Below is another part of My AVM Story: the recounting of the discovery, removal, rehabilitation, and survival of an arteriovenus malformation. To read from the beginning of the story, click here.
Physical and occupational therapy were now scheduled twice a day until I leave the hospital. I have now successfully sat up, mostly on my own. Well, I held myself in the sitting up position. I am not able to get myself sitting up by my own strength yet.
Next Step: Walking
The therapist gets me sitting on the side of the bed. The bed is low enough that my feet touch the floor. I’ve got three people around me to help me stand. One on my right with one arm around my back and the other holding my arm, the second on my left side doing a kind of bear hug around my torso with both arms (my left arm is too weak to be used to lift me up), and the third person is behind me on the bed to stabilize.
That’s a lot of people to get one little girl out of the bed!
Much to my surprise, all of those people were needed! I was so weak I couldn’t bear any of my weight on my own. Since this was my first time standing in weeks, I was quite dizzy just from being upright. I could barely keep my head up straight let alone keep the rest of my body standing up.
For a while we just stood there next to the bed letting my body get used to being upright. Looking back, it was probably also to give those poor therapists a breather before trying anything further.
Once I was feeling more balanced, we started to “walk.” Walk is a very generous term. It was more of a shuffle with me leaning heavily on my human crutches. I could mostly move my right leg on my own, but my left leg had to be pushed forward by the therapist on that side. The muscles in my right leg were so weakened they couldn’t lift my foot much off the floor at all. In fact, I’m not sure I could lift it at all. It was quite the sorry looking shuffle, but I don’t think I’ve ever seen my mom so proud. Dan was sleeping during the day so I don’t think he saw my first “walk.”
Mentally, I was still in a little bit of a daze, probably due to the high doses of pain and anti-seizure meds, but I don’t remember being excited about this progress. I was more overwhelmed my how hard everything was. The thought of moving on my own and getting back to normal life seemed impossible. It was exhausting to think about trying to go back to living on my own. I couldn’t sit myself up in bed. I couldn’t walk a single step on my own.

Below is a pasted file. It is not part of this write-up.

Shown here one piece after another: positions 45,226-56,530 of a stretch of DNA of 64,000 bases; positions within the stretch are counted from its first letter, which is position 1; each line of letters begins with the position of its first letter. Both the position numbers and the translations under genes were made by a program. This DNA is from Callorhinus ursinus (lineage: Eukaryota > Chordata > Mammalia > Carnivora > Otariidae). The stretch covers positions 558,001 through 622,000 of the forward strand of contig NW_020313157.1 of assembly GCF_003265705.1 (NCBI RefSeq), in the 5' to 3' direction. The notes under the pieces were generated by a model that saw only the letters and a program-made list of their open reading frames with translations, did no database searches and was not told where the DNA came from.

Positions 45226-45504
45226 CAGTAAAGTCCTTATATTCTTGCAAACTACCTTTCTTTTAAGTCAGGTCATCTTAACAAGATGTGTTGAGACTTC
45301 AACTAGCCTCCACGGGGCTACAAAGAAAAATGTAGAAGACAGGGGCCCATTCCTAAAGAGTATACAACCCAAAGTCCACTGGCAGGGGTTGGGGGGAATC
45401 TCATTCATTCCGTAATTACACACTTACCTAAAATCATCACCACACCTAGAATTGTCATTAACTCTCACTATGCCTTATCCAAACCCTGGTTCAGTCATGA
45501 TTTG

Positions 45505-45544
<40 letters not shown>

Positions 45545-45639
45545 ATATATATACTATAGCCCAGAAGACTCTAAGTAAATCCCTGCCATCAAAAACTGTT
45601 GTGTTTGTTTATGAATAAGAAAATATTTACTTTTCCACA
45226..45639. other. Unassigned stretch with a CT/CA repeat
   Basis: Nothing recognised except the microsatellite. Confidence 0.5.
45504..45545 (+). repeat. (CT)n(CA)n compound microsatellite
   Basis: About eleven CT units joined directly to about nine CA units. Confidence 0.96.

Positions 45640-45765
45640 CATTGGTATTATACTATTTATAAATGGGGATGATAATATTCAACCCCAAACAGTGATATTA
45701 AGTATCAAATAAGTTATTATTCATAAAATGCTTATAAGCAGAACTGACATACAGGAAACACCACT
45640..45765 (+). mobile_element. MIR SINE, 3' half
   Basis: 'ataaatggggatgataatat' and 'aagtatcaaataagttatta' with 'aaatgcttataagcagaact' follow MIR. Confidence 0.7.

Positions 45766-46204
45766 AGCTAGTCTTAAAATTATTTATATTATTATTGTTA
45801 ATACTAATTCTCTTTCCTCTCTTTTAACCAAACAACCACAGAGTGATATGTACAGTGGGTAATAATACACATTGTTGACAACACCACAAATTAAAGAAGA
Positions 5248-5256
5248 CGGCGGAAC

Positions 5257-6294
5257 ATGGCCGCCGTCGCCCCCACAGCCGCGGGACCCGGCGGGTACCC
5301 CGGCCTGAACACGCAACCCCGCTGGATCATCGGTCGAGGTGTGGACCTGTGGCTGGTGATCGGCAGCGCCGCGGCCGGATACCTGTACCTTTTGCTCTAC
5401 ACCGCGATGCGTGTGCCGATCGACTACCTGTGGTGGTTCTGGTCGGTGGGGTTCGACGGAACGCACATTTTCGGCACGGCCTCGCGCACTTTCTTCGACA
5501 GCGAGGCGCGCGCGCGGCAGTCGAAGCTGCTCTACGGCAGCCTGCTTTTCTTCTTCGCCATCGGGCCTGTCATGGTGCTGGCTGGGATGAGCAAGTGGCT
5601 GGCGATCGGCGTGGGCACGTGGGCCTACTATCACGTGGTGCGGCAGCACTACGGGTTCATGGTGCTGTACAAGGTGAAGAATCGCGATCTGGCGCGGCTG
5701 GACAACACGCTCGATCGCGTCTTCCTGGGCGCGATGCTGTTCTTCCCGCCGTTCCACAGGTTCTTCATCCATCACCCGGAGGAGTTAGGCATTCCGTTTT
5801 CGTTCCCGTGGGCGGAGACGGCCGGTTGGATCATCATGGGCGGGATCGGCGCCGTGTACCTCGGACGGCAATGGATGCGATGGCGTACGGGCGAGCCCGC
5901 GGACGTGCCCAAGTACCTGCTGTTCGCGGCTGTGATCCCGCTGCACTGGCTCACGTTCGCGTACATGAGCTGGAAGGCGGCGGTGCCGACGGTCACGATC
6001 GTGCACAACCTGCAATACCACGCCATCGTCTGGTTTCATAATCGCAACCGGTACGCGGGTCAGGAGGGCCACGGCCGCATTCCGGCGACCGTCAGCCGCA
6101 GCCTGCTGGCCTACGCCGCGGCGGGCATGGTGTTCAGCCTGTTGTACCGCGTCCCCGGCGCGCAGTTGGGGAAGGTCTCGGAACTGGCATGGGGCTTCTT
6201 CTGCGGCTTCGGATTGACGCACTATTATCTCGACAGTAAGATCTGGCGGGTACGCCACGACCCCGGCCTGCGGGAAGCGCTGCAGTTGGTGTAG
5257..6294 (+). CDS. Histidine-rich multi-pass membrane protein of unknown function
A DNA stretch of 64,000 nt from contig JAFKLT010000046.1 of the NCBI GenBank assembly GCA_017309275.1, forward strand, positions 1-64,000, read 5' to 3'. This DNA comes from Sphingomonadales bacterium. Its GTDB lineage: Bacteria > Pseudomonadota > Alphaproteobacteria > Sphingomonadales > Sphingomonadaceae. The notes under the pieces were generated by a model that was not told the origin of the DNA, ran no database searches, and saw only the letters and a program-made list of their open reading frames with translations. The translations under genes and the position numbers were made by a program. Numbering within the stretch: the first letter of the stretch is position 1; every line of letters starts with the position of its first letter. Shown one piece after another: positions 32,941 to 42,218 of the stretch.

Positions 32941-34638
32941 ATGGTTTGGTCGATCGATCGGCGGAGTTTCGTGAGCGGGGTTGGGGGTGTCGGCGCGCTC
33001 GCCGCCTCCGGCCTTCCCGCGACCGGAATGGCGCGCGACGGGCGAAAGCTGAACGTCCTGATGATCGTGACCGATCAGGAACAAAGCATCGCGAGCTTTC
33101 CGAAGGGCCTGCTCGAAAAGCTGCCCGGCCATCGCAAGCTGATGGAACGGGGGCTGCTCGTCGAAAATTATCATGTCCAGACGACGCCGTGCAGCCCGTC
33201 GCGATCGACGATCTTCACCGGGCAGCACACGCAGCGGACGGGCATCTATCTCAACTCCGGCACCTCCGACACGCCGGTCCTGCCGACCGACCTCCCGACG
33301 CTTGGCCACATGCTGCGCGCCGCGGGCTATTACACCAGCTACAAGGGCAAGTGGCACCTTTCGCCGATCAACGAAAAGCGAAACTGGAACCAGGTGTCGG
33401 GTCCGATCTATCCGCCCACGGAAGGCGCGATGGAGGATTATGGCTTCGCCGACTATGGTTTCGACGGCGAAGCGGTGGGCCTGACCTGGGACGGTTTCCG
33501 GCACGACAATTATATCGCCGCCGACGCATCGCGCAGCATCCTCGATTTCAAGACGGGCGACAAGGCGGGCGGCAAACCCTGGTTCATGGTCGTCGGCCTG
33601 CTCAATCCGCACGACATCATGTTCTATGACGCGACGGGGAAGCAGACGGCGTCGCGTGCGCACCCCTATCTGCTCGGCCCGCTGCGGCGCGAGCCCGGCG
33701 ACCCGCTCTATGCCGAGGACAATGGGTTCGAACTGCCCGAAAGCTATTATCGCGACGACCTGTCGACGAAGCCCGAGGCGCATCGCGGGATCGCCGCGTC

How in the world did I make it on my own before?
I couldn’t remember how I managed before the surgery. It was shocking how much energy it took to just sit up. It looked like it was going to be a long road to recovery.
The Road to Recovery
The therapists left exercises for Dan and my parents to do with me in between my twice daily sessions. All of these were done while I was in bed. For my legs, we began moving my leg out and back from the hip. I could do this on my own for my right leg, but Dan or my parents had to physically lift and move my left leg for me. For my left arm, there were similar range-of-motion exercises.
I could not move my arm or leg on command, but in order to get the brain to start recognizing those body parts again, they needed to be moved. The doctors still aren’t sure if the right side of my brain is just swollen from the surgery or if permanent damage was done.
The good thing is God created an amazing brain in each one of us. The brain is divided into two hemispheres, and each side controls the opposite side of the body’s motor function. In a normal person, the right side of the brain controls the left side of the body and the left side of the brain, the right side of the body. So it makes sense that my left side is affected when the AVM was located in my right frontal lobe. Here’s the amazing part: if one side of the brain is damaged, the other side can take over.
Isn’t that amazing? How did God know to create our brains in that way? Maybe because he is a God of second chances, or maybe it’s because he wanted to show his all-knowing creative powers. I don’t know the reason why he created our brains that way. I’m here to tell you that I’m glad he cared to put that much effort into his creation.
To this day I don’t know if both sides of my brain in the area of physical motor movement are functioning. I could get some tests done to figure that out, but it’s not a good idea to undergo medical tests without a good reason. Curiosity is not a good reason. I’m still not back to 100% coordination on my left side. Does that indicate which side is working? Only God knows.
Dwelling on this would be a waste of energy. I mostly focus on praising my wonderful God for restoring my health and life to me. God has done an amazing work in my life, and I can’t wait to share the rest of my story with you.
Next: My AVM Story – Part 24